My Name Is Lucy Barton is a novel and is the first book in what has become known as Elizabeth Strout’s Amgash tetralogy: a series of four books centered around a character named Lucy Barton, who grew up in Amgash, Illinois. The series is sometimes called the Lucy Barton books. The other books in the series are a linked story collection called Anything Is Possible and two additional novels: Oh, William and Lucy by the Sea. We’ll be publishing a review of each book in the series, starting with this one, and continuing weekly on the following three Tuesdays.
My Name is Lucy Barton was published on October 11, 2016, and was received with much critical acclaim. The Boston Globe wrote: “[A] sublimely merciful contemporary novel about love, yearning, and resilience.” I mention this because I am all in for love, yearning, and resilience, and this is what drew me to this first book—it has all three.
The novel is written in first person, with Lucy as the narrator, alternating between a nine-week period she spent in the hospital when her two daughters were young and memories of her childhood. There are themes of love, yearning, and resilience in this book, yes, but there are also strong themes of the unbreakable bond between mothers and daughters, childhood abuse, and the spectrum of poverty. These last two are sometimes so extreme that the hope of resilience is there, but barely, hardened by damage that can never be undone.
I’m going to mention the structure of each book because I’m a book nerd and am fascinated with the structure in this series of books. My Name Is Lucy Barton is structured in fifty-five unnumbered chapters, some of which are only a paragraph or two long, and one of which is only three powerful lines which become important to the series overall and especially to the last book, Lucy by the Sea.
Another thing I love about My Name Is Lucy Barton is that it is metafictive: the author of the novel, Elizabeth Strout, is a writer, writing from the point of view of Lucy Barton, who is also a writer. Lucy has a great deal to say about writing, much of it words she soaks in from author Sarah Payne, a writer she meets in a clothing store and later studies writing with. Not the least of Sarah’s observations about writing is this: “‘It’s not my job to make readers know what’s a narrative voice and not the private view of the author.’” I kept coming back to this as I considered how much of this story was based on Strout’s own experiences, the experiences of people she knew, or research she had done—she nails so much. But in the end, it occurred to me that it doesn’t matter. Whatever it may have been before, the story is fiction now, and its origins are really none of my business.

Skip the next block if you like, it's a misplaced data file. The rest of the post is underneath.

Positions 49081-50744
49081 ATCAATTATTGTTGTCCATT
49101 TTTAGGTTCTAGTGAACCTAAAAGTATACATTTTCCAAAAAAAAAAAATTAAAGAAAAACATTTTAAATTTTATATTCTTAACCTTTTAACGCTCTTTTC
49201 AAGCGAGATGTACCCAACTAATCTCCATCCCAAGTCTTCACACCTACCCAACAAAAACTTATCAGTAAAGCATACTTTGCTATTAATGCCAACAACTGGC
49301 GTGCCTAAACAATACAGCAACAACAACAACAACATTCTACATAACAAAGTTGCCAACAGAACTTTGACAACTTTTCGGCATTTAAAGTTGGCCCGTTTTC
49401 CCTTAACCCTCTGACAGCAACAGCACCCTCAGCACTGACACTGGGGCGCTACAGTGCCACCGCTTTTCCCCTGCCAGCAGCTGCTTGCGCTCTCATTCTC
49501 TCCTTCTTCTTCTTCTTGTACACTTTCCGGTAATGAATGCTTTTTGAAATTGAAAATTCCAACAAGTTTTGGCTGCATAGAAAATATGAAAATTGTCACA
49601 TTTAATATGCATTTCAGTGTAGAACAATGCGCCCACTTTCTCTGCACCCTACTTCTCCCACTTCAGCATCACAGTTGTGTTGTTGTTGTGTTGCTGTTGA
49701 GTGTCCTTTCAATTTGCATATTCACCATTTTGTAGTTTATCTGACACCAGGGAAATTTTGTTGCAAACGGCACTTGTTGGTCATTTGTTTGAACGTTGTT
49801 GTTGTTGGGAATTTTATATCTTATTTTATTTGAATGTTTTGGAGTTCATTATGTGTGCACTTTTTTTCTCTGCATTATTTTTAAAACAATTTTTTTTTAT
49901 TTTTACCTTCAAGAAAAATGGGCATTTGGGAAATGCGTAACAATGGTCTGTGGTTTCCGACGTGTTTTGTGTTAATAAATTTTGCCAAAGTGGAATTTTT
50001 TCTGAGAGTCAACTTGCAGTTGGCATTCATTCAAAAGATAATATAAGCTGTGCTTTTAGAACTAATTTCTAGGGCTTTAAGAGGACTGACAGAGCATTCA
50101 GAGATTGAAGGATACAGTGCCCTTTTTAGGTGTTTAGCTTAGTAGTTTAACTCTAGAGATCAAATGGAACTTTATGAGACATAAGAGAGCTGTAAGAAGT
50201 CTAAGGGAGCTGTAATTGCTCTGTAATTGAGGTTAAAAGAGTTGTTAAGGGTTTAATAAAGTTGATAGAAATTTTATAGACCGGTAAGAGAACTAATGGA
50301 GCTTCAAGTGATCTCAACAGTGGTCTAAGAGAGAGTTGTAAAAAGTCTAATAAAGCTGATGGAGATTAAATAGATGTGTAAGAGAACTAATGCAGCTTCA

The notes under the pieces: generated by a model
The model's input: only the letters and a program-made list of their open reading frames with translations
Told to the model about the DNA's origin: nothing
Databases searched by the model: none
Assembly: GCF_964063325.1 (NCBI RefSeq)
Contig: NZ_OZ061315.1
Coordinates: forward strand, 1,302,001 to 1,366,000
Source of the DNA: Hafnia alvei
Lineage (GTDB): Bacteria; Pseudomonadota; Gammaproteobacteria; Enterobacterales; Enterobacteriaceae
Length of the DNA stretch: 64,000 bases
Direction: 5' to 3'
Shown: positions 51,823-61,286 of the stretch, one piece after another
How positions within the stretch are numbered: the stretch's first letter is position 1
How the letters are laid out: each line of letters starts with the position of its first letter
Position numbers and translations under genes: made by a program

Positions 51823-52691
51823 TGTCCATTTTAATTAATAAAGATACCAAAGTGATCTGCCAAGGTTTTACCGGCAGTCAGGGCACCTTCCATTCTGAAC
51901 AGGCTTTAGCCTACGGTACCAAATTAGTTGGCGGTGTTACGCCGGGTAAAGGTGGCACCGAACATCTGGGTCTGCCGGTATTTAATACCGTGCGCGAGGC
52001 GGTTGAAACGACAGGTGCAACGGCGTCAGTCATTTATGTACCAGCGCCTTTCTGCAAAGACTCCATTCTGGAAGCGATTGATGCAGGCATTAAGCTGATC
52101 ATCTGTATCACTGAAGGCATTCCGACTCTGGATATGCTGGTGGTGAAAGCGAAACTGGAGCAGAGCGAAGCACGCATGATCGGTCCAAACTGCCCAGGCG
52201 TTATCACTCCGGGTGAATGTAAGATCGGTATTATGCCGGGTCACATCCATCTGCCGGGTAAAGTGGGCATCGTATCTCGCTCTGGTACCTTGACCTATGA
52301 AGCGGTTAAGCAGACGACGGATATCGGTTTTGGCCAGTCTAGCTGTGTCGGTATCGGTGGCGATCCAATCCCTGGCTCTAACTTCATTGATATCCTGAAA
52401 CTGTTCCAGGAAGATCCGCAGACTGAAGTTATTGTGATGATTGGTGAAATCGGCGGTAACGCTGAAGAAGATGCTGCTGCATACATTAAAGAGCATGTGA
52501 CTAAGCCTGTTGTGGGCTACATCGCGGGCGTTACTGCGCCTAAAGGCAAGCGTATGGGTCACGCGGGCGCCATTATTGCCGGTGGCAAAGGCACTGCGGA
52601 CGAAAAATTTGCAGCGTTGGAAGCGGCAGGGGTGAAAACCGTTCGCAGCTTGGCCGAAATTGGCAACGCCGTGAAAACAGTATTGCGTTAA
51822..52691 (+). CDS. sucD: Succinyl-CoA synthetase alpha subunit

One of the things Strout nails is the interiority of an aspiring writer, a young person hoping to change the world with their stories, in this case, Lucy Barton:
“The books brought me things. This is my point. They made me feel less alone. This is my point. And I thought: I will write and people will not feel so alone! (But it was my secret. … I couldn’t take myself seriously. Except that I did. I took myself—secretly, secretly—very seriously. I knew I was a writer. I didn’t know how hard it would be. But no one knows that; and that does not matter.)”
My favorite passages from this book are about reading and about writing—Lucy is trying to accept that she is a writer, to learn to write what is true, to make the sacrifices necessary to write, and to escape the life she thought she was destined for into another, better life. “I think of something Sarah Payne had said at the writing class in Arizona. ‘You will have only one story, she had said. ‘You’ll write your one story many ways. Don’t ever worry about story. You have only one.’”
Lucy begins by writing about her mother—it would be downplaying it to say their relationship is complicated. Her mother visits her in the hospital, and it is a time of healing for them both, physically and emotionally. Lucy loves her mother, but can she ever forgive her? Sarah Payne tells Lucy this when she writes about it: “‘This is a story about a mother who loves her daughter. Imperfectly. Because we all love imperfectly. But if you find yourself protecting anyone as you write this piece, remember this: You’re not doing it right.’”
Lucy has an agency in this book that I admire—I am rooting for her all the way. She makes decisions—some of them are good decisions, some bad, but she makes decisions. She makes choices about how she will live her life, about what she will do and what she will not do to survive in this world. And she embarks on a writing career, the ups and downs of which seem to be a metaphor for the ups and downs of her life.
Lucy’s youngest daughter, Becka, reminds her of this: “‘Mom, when you write a novel you get to rewrite it, but when you live with someone for twenty years, that is the novel, and you can never write that novel with anyone again!”
I found My Name is Lucy Barton to be a fast, engaging read. Lucy charms me in this novel, and I want the world for her. She deserves it. The way Strout blends together the ingredients of Lucy’s life, and the way she mixes and stirs those things into the lessons Lucy learns about writing, were for me baked into a recipe resulting in a book any writer, or any person with a past and a dream, will be able to connect to.